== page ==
Upgrading old v2 IdP, lots of deprecated/unsupported messages

Ian Bobbitt ibobbitt at grnoc.iu.edu
Fri Apr 29 09:59:53 EDT 2016

On 4/28/16 4:52 PM, Cantor, Scott wrote:
> On 4/28/16, 4:37 PM, "users on behalf of Ian Bobbitt" <users-bounces at shibboleth.net on behalf of ibobbitt at grnoc.iu.edu> wrote:
>> I'm working on upgrading a rather old v2 IdP to the latest v3, and I'm getting a lot of deprecated and unsupported log messages.
> Most of them are just identifying things in the legacy relying-party file that are dead or have been superseded, or a few things in the resolver that also can just be deleted.
> The types of metadata sources being used are clear signals you need to clean them up, because it's relying on legacy code. Things that are being ignored in the file are, well, ignored, you can remove them.
> The overall move to the updated relying-party format is a good idea but doesn't have to be rushed.
>> Should I spend time cleaning this up, or will I be better served starting from a fresh v3 IdP install with the same Entity ID and key/cert? I do have this upgraded test IdP working, but the warnings are worrying and will add to confusion later.
> You won't fix most of them by starting over. If you started to create a resolver file from scratch, you'd be ending up with the file you have now and removing the stuff that's dead, so there's not much point in starting over to end up having to do the same things.
> If it's working, then you can clean up the warnings at your convenience.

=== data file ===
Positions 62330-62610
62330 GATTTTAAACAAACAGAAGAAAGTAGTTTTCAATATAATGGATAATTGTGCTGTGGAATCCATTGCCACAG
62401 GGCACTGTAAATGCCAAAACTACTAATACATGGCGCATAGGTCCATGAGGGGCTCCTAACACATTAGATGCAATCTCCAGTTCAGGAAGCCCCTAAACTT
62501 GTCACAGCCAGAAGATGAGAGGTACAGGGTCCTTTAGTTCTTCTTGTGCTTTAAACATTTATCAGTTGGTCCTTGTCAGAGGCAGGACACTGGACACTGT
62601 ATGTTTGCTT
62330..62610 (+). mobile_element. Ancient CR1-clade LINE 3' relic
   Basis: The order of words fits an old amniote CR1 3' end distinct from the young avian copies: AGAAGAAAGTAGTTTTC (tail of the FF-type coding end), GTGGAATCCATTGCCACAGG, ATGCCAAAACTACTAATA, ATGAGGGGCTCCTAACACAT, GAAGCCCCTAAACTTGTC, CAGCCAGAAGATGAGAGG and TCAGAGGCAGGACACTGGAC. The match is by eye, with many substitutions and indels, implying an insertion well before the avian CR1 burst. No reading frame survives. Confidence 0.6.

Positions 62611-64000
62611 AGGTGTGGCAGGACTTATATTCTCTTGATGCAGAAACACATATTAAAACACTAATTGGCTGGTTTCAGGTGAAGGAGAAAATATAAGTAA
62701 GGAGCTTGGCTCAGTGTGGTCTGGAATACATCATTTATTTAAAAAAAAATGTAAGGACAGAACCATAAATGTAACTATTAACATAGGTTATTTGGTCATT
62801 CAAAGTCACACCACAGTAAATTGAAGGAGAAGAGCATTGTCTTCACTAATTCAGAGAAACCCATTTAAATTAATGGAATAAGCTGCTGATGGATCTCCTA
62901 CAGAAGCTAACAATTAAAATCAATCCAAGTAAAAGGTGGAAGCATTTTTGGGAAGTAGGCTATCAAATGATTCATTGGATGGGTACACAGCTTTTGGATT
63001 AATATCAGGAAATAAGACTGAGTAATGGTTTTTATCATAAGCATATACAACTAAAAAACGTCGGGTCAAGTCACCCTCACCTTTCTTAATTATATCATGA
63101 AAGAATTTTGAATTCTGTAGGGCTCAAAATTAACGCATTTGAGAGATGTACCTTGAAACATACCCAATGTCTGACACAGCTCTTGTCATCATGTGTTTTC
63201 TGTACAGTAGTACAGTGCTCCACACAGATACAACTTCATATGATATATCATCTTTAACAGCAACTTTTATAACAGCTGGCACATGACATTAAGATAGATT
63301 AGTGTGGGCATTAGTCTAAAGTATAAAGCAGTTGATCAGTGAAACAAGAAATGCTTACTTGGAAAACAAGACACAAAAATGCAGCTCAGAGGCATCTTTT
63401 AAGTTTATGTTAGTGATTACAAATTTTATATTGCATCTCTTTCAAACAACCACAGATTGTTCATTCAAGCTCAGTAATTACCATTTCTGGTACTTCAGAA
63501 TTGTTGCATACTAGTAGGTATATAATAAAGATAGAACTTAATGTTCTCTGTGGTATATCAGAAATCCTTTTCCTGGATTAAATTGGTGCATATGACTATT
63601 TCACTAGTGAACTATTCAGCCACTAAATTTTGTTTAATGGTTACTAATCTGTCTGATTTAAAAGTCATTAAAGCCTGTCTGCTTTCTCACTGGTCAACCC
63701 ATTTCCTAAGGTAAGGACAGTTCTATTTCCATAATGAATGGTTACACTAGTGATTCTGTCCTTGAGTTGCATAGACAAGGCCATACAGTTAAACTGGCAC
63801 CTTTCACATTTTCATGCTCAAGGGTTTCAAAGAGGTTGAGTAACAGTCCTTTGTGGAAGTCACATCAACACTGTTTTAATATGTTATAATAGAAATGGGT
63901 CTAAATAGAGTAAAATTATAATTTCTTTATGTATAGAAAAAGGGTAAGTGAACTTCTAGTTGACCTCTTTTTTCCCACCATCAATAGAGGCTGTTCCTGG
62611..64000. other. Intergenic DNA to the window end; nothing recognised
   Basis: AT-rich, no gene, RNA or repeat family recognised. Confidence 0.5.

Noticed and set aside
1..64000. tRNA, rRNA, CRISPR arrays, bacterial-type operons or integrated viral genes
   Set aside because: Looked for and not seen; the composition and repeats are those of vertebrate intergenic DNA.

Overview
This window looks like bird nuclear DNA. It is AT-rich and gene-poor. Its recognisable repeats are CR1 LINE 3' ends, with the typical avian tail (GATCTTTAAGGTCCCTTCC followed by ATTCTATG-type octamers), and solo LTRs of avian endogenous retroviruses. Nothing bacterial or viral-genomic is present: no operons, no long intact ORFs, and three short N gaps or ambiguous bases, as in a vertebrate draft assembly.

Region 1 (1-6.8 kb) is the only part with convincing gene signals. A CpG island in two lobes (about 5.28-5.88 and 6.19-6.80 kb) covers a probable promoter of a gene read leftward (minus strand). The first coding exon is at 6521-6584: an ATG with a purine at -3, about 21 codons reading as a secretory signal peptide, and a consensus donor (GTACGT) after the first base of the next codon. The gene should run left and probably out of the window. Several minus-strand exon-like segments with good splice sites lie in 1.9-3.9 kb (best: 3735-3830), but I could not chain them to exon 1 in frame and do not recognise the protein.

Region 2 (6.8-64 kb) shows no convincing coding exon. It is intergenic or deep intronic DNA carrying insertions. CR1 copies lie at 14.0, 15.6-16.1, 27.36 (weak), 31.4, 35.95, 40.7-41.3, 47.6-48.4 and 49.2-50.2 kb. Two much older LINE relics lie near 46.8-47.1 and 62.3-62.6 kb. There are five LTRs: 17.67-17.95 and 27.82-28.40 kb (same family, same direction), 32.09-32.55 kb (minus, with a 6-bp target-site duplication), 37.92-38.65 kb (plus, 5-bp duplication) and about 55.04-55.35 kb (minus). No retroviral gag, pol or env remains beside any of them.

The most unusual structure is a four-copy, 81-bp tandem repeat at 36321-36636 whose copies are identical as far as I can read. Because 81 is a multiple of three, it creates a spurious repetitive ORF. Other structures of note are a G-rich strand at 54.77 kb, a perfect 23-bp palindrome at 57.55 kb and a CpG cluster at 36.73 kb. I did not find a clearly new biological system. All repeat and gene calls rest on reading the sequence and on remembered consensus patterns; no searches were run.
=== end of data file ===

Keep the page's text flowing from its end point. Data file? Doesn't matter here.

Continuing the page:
> -- Scott


Thanks for the quick reply. I agree that both approaches SHOULD get me to the same place. I'm worried that I'm going to
accidentally remove something that, while still letting it appear to work, leaves us in an insure state. A lot of the
"ignored" lines come after stern warnings like:

        The following trust engines and rules control every aspect of security related to incoming messages.
        Trust engines evaluate various tokens (like digital signatures) for trust worthiness while the
        security policies establish a set of checks that an incoming message must pass in order to be considered
        secure.  Naturally some of these checks require the validation of the tokens evaluated by the trust
        engines and so you'll see some rules that reference the declared trust engines.

Are they truly no longer needed, and don't need to be replaced with something else?

I apologize for what are probably obvious questions to everyone else. I'm trying to get this somewhat neglected IdP
up-to-date, and internally understood, but I'm rather new to it.


More information about the users mailing list